- The KwaZulu-Natal ANC has condemned as "lunacy" a party councillor's voicenote about conspiracy theories involving 5G and Covid-19.
- The party says Sfiso Mngadi has acknowledged that he was behind the voicenote, and the party has summoned him to explain himself.
- Meanwhile, the DA has submitted a formal complaint and is considering laying a criminal complaint.
The ANC in KwaZulu-Natal has condemned a voicenote from one of its councillors, Sfiso Mngadi, in which he shared conspiracy theories about links between 5G networks and Covid-19 and suggested that the eThekwini council consider disconnecting 5G towers.
"It's lunacy of the highest order, and you can quote me on that," party spokesperson in the province, Nhlakanipho Ntombela, told News24. "We condemn it."
After it was brought to the ANC's attention, Mngadi told them it was his voice in the clip, Ntombela said .
"We have summoned him to the office to explain himself. It is not an ANC position."
Mngadi says in the voicenote:
"Then maybe we can call a few departments to call MTN because they were being installed by Huawei, MTN and Cell C. White people were given the vaccine about five months ago - they got it from [The] Pavilion [Shopping Centre]. There was a truck that came and white people from as far as Ixopo and Vryheid came to take these boxes, only white people were taking them but I was careless. I don't know why I never followed this up but now we need to disconnect the 5G and everyone in eThekwini will be fine.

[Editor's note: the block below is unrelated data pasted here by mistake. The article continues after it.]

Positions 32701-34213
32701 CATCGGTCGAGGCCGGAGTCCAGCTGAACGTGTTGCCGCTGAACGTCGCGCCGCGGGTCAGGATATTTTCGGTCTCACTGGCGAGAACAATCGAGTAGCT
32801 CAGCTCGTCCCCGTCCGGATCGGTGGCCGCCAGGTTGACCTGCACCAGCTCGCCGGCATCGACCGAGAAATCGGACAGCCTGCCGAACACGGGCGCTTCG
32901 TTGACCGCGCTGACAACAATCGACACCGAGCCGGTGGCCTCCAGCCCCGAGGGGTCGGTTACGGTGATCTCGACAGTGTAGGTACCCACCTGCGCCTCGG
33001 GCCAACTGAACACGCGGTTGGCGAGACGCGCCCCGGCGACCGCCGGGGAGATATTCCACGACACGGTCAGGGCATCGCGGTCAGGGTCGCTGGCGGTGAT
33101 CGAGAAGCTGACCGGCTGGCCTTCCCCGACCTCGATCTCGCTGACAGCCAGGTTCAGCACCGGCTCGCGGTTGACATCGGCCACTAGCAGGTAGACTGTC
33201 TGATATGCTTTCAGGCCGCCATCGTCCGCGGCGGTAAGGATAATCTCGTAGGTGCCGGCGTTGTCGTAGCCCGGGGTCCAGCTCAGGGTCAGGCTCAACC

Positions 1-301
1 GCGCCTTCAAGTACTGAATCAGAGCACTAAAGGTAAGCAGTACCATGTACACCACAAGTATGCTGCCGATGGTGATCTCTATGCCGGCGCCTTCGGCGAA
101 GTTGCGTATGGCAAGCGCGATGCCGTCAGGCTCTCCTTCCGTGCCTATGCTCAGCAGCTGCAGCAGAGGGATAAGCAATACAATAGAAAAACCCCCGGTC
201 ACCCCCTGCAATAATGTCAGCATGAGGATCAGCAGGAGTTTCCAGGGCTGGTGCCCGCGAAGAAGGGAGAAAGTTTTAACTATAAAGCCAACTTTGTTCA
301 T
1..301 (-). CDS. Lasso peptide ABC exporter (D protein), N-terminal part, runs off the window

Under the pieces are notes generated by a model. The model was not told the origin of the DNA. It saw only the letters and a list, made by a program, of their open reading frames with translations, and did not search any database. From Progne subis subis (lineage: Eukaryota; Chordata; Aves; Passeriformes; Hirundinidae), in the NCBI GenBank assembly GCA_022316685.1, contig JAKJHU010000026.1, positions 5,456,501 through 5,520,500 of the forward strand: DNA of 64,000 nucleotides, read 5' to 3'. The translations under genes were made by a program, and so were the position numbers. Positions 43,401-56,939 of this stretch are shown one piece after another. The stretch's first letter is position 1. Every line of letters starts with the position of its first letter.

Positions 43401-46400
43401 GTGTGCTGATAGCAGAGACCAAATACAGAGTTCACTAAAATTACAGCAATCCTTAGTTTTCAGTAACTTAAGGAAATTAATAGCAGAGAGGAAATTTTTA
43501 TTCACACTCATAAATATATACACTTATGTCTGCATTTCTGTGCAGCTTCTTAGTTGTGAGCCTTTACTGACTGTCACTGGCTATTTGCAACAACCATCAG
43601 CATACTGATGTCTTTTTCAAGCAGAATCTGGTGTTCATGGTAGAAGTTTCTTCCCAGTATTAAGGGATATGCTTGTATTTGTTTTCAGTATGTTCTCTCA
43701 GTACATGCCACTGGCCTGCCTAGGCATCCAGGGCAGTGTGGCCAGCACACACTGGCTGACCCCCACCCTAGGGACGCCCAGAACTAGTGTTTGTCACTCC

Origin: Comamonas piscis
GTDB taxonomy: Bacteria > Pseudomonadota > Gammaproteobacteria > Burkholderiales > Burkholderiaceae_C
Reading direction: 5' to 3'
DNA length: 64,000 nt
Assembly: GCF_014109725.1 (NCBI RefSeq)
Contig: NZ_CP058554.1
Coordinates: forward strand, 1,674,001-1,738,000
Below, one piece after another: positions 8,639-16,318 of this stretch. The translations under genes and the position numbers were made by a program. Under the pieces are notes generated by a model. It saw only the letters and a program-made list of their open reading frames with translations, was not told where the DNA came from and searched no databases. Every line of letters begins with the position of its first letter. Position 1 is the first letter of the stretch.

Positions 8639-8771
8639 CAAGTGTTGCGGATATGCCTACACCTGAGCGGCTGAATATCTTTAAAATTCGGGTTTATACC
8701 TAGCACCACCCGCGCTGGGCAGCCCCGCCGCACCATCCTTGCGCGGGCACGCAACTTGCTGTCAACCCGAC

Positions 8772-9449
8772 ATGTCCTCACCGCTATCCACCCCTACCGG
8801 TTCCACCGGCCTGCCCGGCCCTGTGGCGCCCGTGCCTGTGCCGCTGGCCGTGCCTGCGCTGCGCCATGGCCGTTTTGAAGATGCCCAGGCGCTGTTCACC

"This thing of watching [Health Minister] Zweli Mkhize and [President Cyril] Ramaphosa... We need to disconnect the 5G. They have disconnected them in other countries, they destroyed them. We need to send a team from disaster management, electricity and IT. They know them. We can give them 24 hours to disconnect and leave behind the 4G and 3G. Otherwise we will die."
Ntombela said the party recently called a meeting of members of the provincial legislature and activists to help spread the message that the virus was coming at KwaZulu-Natal strongly and that people should be careful. To their dismay, the voicenote surfaced.
Ntombela said it might become a disciplinary matter for the councillor.
DA councillor Nicole Graham said she had written to the speaker of the eThekwini municipality to complain about it in terms of the councillors' code of conduct.
"I believe this voicenote to be misleading, dangerous and racially divisive. It also brings the municipality into disrepute.
"Can you please also request departments to see how pervasive these ideas may have become in his ward/ area of influence? It could be very dangerous to have vulnerable people believing Covid is not real."
Graham said she was also considering laying a criminal complaint.
Comment was not immediately available from Mngadi because he did not answer his phone or respond to a message.
Municipal spokesperson Msawakhe Mayisela said he could not comment on it immediately.
The fifth generation of broadband networks has caused consternation in some quarters over its high frequency radio waves.
The infrastructure to enable higher internet speeds also looks different and people opposed to them believe there is a link between their installation and the coronavirus.
In the UK, many of the towers have been broken by people who have rejected them.
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